Protecting the Tax Dollar
Focusing on the Quality of Federal Grant–Funded Audits

E-mail Story
Print Story
SEPTEMBER 2007 - In auditing and attestation, the phrase “expectation gap” is often used to describe the difference between what CPAs do and what the public thinks CPAs do, especially regarding fraud. Members of the public generally believe that a CPA’s job is to ensure that financial statements are 100% accurate. Members of the profession, however, generally see the CPA’s job as providing reasonable assurance that financial statements are accurate by adhering to professional standards.

The expectation gap was the theme of this year’s annual NYSSCPA Leadership Conference, and, as it turns out, this theme could not have been more timely.

On June 22, 2007, the President’s Council on Integrity and Efficiency (PCIE) released a “Report on National Single Audit Sampling Project.” The PCIE is mainly comprised of state and federal Inspectors General (IGs—high-ranking, Presidentially appointed officers who examine the actions of agencies to ensure their compliance with the established policies of the government, or to discover the possibility of fraud or waste), as well as representatives from the executive branch, such as executives from the Office of Government Ethics, the Office of Management and Budget (OMB), and the FBI. This sobering report concerns the quality and usefulness of audits of organizations that receive federal grants in excess of $500,000. According to the report, a staggering 51% of those audits, all of them performed by CPA firms, were not “acceptable.”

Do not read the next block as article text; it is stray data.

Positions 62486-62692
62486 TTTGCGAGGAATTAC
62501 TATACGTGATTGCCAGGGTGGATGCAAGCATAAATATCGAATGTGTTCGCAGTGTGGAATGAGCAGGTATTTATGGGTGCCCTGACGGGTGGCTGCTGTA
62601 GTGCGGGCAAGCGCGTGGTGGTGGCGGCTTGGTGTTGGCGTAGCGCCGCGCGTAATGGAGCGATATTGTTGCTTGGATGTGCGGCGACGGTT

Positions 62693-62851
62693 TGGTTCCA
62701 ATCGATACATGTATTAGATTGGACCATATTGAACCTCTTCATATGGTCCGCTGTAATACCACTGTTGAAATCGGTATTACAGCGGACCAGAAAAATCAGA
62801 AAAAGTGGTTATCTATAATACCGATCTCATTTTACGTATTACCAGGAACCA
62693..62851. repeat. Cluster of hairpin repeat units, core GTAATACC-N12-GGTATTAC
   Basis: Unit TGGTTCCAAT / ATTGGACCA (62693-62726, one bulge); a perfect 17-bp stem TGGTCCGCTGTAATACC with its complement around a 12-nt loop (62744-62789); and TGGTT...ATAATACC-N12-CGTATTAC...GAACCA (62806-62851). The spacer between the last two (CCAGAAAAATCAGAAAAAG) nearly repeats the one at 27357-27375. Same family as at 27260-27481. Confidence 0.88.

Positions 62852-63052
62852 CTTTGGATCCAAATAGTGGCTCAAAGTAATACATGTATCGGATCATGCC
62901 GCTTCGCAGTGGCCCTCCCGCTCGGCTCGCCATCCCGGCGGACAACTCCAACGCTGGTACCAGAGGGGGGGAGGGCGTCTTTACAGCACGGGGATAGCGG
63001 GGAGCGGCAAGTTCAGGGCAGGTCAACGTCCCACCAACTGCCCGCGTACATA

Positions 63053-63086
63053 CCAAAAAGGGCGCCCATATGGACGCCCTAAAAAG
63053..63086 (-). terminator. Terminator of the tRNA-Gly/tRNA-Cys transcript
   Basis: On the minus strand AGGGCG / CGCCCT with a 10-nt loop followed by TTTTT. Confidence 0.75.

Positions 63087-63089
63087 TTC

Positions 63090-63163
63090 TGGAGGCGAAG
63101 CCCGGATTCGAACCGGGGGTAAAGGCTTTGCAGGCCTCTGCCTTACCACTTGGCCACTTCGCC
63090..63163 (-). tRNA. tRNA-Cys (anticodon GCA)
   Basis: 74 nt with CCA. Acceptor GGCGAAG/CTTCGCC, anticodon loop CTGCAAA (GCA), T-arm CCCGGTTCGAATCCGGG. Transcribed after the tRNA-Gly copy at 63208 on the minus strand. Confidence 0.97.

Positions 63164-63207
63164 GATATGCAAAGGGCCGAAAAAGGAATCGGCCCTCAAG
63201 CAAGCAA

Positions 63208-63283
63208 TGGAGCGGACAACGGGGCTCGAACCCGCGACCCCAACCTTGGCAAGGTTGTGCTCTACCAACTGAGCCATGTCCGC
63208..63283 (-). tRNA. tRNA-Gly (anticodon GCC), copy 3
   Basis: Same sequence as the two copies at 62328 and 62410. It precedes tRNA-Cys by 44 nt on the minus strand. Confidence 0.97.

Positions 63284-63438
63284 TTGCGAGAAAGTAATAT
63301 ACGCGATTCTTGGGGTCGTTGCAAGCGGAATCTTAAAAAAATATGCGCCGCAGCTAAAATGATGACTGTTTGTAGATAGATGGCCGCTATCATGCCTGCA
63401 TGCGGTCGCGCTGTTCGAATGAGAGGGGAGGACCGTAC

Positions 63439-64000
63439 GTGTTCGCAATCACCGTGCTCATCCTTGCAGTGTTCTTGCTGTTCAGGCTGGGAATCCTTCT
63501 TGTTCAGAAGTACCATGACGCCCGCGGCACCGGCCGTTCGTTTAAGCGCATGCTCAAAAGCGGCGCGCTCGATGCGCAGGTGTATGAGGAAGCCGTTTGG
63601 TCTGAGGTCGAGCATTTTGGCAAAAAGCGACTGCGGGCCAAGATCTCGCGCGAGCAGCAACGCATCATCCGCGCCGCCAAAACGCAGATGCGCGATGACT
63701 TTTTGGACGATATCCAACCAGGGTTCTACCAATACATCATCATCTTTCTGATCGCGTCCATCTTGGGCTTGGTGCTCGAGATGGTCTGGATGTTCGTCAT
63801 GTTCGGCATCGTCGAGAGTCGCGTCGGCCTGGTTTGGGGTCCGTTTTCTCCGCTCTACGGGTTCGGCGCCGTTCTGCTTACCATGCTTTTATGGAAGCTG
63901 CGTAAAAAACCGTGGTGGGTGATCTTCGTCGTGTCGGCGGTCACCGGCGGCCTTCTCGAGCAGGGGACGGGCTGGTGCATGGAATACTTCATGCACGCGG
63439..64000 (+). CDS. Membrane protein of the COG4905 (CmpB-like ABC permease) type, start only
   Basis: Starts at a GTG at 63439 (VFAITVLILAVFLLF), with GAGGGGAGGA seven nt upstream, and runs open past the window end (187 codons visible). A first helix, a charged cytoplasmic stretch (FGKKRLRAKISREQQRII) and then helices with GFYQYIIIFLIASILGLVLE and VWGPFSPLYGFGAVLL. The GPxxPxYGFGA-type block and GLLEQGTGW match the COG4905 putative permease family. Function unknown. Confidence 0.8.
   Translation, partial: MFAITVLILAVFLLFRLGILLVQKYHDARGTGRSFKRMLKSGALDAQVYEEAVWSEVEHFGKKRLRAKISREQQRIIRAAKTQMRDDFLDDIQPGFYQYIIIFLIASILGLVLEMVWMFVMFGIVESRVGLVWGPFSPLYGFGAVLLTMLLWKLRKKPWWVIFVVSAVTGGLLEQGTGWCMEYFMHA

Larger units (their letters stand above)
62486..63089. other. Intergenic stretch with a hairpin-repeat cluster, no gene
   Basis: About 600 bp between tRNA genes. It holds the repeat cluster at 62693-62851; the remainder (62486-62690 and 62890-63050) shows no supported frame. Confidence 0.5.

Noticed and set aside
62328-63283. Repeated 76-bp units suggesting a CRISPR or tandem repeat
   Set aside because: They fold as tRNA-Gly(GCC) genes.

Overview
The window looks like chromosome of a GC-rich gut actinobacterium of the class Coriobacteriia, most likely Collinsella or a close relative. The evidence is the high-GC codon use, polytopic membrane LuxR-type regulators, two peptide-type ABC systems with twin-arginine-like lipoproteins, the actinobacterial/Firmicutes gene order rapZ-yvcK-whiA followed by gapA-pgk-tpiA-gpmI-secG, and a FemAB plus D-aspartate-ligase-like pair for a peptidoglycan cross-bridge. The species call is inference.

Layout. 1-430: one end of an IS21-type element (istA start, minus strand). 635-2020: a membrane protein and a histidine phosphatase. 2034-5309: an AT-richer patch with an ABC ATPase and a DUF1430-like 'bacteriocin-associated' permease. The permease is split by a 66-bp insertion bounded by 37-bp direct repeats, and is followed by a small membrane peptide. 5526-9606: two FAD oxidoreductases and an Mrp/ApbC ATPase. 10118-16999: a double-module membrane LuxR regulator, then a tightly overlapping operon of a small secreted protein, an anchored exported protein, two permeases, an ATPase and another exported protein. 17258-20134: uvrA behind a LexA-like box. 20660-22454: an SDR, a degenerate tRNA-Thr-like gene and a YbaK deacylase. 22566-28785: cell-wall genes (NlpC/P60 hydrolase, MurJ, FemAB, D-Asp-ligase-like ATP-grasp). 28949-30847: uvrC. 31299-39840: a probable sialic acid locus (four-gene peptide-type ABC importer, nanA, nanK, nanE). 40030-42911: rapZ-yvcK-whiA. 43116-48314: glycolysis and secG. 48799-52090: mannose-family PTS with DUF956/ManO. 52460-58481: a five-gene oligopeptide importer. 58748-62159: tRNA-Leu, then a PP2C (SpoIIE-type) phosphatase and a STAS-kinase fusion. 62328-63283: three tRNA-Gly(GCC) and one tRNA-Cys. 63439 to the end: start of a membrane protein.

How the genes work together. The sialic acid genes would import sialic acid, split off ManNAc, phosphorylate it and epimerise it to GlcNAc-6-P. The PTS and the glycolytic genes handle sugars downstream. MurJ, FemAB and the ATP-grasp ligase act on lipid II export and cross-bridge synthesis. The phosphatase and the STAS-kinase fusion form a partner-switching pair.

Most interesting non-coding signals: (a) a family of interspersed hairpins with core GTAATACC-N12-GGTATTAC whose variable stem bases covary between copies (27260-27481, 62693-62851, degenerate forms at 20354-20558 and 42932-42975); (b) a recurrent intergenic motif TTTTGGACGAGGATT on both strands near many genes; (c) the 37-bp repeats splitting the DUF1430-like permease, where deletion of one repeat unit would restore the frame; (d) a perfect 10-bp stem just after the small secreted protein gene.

By examining a random sample of 208 of the 38,000 federal-grant audits for the period of April 1, 2003, through March 31, 2004—from government agencies to public schools, colleges and universities to nonprofit organizations and Native American tribes—the report of the Inspectors General found that only about 49% of the audits were “acceptable,” while 16% had “significant deficiencies and thus were of limited reliability” and approximately 35% were “unacceptable and could not be relied upon.”

The report is discouraging news for both taxpayers and CPAs. For taxpayers, it means that, in many cases, federal grants may not be accurately accounted for. This does not mean that money was stolen or spent inappropriately, but it does mean that the assurance the public expects was not delivered. Members of the public generally believe that checks and balances ensure that their tax dollars are appropriately managed and spent, but the report’s findings lead to the exact opposite conclusion. Audits that cannot be relied upon make it impossible to determine whether taxpayer-funded grants are being used effectively. And that is not fair to taxpayers.

The report of the Inspectors General could result in another black eye for the profession. Politicians and regulators may wonder why the accounting profession did not do more, sooner, to fix failed audits. Indeed, for many New Yorkers, the report underscores the fact that the profession has yet to sufficiently address the problems identified in the Roslyn school district scandal, which saw the district’s independent auditor plead guilty to tampering with public records and ultimately lose his CPA license. The school district superintendent, chief business administrator, and three other employees were also arrested for allegedly stealing millions of dollars from the district.